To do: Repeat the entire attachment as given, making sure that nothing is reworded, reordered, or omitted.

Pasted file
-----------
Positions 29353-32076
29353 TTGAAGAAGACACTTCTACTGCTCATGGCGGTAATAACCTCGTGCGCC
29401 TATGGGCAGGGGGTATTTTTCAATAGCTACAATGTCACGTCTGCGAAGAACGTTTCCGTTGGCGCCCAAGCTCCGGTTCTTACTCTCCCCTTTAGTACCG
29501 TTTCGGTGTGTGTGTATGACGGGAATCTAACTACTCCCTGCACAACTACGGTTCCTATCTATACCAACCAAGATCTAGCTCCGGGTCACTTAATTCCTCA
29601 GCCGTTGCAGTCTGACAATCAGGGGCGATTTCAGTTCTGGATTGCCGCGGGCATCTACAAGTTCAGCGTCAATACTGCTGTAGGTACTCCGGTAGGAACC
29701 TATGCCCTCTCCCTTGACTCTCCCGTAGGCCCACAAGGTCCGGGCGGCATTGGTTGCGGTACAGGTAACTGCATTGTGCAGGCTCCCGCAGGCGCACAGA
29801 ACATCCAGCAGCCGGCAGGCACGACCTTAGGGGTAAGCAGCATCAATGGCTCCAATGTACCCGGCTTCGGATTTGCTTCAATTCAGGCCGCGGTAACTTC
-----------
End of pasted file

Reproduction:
Positions 29353-32076
29353 TTGAAGAAGACACTTCTACTGCTCATGGCGGTAATAACCTCGTGCGCC
29401 TATGGGCAGGGGGTATTTTTCAATAGCTACAATGTCACGTCTGCGAAGAACGTTTCCGTTGGCGCCCAAGCTCCGGTTCTTACTCTCCCCTTTAGTACCG
29501 TTTCGGTGTGTGTGTATGACGGGAATCTAACTACTCCCTGCACAACTACGGTTCCTATCTATACCAACCAAGATCTAGCTCCGGGTCACTTAATTCCTCA
29601 GCCGTTGCAGTCTGACAATCAGGGGCGATTTCAGTTCTGGATTGCCGCGGGCATCTACAAGTTCAGCGTCAATACTGCTGTAGGTACTCCGGTAGGAACC
29701 TATGCCCTCTCCCTTGACTCTCCCGTAGGCCCACAAGGTCCGGGCGGCATTGGTTGCGGTACAGGTAACTGCATTGTGCAGGCTCCCGCAGGCGCACAGA
29801 ACATCCAGCAGCCGGCAGGCACGACCTTAGGGGTAAGCAGCATCAATGGCTCCAATGTACCCGGCTTCGGATTTGCTTCAATTCAGGCCGCGGTAACTTC